Malcolm and Erin Clark recall that they'd only gone across to "get a sniff" of Whangapoua the summer of 1992 when they'd been renting a bach at nearby Matarangi.
"We saw an old-fashioned beach community," remembers Malcolm. "The first day I went to the store to get the paper and bread, and a friend said 'come and see us'.
Three months later he called and said 'I want you to buy from us, go down and stay in the place'. We bought it. They took the food out of the cupboards and left everything for us."
The couple, whose daughters were then pre-schoolers, enjoy the simplicity of the house and, even more, the simplicity of the community.
There's a local newsletter, a beach store that does double duty as the hub of the community, and fewer than 50 permanent residents in the 200 or so baches.
Locals (and that means the mostly long-term bach holders) are vocal about no changes to their special place, with vigorous lobbying for campaigns as large as saving New Chums Beach to more regularly blocking the installation of citified street kerbing, planting to protect the dunes and keep the tiny population of dotterel alive.
"It's very family oriented and very safe," says Erin. "There were lots of young families. The kids played on the beach until dusk and came home only when they were hungry. We
used it winter and summer, we'd come in December and not go back until early February.
Malcolm would commute to work in South Auckland."
The little bach was beautifully positioned on the beachfront, with views to Opera Pt headland, easy access to the safe harbour beaches and community boat ramp, but its upper deck had no access to the grounds below and it was gradually falling down.
In 2004, after Malcolm retired, the couple rebuilt the house in a similar style, a more modest house than the huge architectural statements of other beaches.
They cunningly organised the floor plan so that the ground floor is self-contained, with its own kitchenette for fridge, microwave and sink, as well as a bathroom, two bedrooms and living room. With daughters, now 26 and 30, living in the South Island and Japan, it is a great way of sharing the house for long stays.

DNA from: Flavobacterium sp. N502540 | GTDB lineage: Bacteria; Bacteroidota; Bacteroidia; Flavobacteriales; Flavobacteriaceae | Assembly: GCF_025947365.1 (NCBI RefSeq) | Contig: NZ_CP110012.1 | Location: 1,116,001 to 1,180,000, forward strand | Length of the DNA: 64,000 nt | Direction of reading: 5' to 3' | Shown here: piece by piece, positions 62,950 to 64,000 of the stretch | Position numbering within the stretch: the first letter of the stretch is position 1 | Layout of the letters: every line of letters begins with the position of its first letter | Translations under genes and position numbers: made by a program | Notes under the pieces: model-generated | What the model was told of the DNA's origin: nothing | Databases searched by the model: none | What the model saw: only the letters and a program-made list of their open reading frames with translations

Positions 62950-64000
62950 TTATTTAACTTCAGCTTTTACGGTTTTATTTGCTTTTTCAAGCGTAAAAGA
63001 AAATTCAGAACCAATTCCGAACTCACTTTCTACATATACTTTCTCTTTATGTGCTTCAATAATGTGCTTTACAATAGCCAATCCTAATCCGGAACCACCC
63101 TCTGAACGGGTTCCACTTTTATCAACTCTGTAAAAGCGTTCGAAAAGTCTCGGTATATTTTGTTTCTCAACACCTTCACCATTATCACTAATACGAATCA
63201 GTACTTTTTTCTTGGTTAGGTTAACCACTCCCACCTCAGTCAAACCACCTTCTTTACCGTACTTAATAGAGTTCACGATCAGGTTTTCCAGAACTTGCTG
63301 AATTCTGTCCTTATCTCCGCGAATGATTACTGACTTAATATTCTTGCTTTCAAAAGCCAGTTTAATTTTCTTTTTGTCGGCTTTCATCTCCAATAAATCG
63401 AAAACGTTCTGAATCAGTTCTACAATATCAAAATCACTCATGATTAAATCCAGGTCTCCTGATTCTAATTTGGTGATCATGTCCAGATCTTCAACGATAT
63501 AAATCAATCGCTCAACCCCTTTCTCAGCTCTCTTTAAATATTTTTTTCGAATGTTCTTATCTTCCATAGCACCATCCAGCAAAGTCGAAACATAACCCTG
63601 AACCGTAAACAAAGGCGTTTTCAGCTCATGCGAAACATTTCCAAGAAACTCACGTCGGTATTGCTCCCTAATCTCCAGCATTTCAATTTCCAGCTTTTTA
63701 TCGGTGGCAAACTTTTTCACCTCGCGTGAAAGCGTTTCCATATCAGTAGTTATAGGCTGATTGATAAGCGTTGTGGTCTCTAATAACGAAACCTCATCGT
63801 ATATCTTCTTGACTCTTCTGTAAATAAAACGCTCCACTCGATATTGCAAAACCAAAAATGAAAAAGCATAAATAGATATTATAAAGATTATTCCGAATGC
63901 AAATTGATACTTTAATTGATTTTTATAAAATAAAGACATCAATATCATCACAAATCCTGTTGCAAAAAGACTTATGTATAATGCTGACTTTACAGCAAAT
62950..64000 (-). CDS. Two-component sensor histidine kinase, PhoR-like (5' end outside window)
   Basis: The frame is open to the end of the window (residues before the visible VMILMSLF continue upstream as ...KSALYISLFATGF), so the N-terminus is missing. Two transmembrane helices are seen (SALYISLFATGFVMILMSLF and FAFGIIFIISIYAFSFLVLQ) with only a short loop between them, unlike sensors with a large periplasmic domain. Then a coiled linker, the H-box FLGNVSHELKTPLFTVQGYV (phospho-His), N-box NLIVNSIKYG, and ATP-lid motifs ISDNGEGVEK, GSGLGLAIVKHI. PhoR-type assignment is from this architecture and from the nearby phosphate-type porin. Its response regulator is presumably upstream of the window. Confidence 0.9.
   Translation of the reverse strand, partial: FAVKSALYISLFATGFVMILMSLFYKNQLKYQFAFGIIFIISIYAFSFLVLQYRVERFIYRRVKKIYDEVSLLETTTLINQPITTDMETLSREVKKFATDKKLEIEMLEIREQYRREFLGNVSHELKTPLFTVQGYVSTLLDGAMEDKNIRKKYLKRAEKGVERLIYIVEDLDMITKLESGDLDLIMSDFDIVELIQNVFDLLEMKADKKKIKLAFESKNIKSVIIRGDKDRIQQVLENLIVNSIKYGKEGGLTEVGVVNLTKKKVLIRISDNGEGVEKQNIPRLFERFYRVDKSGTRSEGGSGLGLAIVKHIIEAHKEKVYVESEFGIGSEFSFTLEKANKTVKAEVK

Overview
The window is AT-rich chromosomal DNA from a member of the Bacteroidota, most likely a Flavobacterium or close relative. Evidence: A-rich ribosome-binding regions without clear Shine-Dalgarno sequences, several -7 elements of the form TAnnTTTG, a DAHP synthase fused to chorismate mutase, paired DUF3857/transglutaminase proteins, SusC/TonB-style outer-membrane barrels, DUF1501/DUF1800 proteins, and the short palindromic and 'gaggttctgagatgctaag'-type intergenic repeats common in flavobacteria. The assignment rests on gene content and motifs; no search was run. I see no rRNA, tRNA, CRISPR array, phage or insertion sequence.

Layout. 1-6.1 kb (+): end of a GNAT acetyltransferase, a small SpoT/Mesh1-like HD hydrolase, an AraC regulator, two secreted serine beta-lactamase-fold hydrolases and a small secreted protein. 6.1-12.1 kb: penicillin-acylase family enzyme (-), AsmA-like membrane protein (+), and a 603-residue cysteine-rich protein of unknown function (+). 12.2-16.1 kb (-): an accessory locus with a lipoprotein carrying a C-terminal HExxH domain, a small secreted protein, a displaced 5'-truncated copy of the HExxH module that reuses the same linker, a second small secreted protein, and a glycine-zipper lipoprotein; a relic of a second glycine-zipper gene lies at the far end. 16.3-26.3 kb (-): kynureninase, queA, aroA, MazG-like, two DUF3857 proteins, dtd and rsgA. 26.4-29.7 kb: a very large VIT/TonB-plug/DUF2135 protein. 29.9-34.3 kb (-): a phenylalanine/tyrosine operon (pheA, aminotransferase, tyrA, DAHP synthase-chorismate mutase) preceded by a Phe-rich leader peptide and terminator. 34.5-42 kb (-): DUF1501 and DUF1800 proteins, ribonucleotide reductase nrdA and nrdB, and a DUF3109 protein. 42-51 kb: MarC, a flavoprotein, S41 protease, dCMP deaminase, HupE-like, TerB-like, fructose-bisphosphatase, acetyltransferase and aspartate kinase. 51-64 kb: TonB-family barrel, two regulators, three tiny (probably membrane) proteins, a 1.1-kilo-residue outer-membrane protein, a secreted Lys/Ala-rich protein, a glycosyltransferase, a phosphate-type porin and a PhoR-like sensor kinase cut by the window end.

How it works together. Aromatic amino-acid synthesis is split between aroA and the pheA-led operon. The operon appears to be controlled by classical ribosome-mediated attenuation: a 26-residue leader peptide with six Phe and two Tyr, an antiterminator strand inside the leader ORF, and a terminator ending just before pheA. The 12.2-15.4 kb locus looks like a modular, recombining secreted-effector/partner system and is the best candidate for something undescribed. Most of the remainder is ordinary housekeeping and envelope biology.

Outdoor living for both floors meets in the middle with an extensive raised deck.
Surrounded by built-in seating, it is perfectly sited for the sun and is everyone's favourite daytime spot in the summer. The Clarks say dozens of kids would come to stay over the holidays, camping on the lawns.
Upstairs is Erin and Malcolm's territory. The front of the house — living room and master bedroom — opens through ranch sliders to a glass-fronted deck. Erin says that when she stands at the kitchen bench it feels as if she is right on the water.
They sleep with the doors open, so they can enjoy the peaceful sounds of the waves lapping on the beach.
The couple chose hard-wearing materials for their bach to withstand coastal conditions — a 25-year guaranteed Palisade siding, seaside-quality Colorsteel roofing and kwila decking outside. Inside, there is engineered Canadian hardwood flooring (it was updated two years ago) and Italian tile floors that withstand chipping.
Erin liked the bamboo-effect of the cabinets, still timeless after 13 years, and the couple is pleased with the Fisher and Paykel appliances they installed.
Naturally the kitchen bar is the favourite gathering spot for family and guests to help the cook. A deck on the street side of the house gets the last of the afternoon sun and is a great spot for watching the sun go down.
The lounge around the corner has a sofa custom-made to fit the space, and this plus all the furniture, apart from a couple of chairs, is being sold with the house.
There are two more bedrooms upstairs and a roomy bathroom. An interior designer neighbour helped pick out the deep grey-blue colours for the bedrooms, soothing shades that draw the ocean into the house, says Erin.
Below the deck is a carport to supplement the single garage, and Malcolm also updated an old boatshed on the corner of the property. There's a hot outdoor shower for swimmers returning from the beach.
"Whatever the tide, you get a swimmable, safe beach here," says Malcolm. "The attraction is that there's nothing else there. We love the place, but we're travelling extensively and will continue to, so we don't want it to sit empty. It's time to give it up and let it be used by the next family."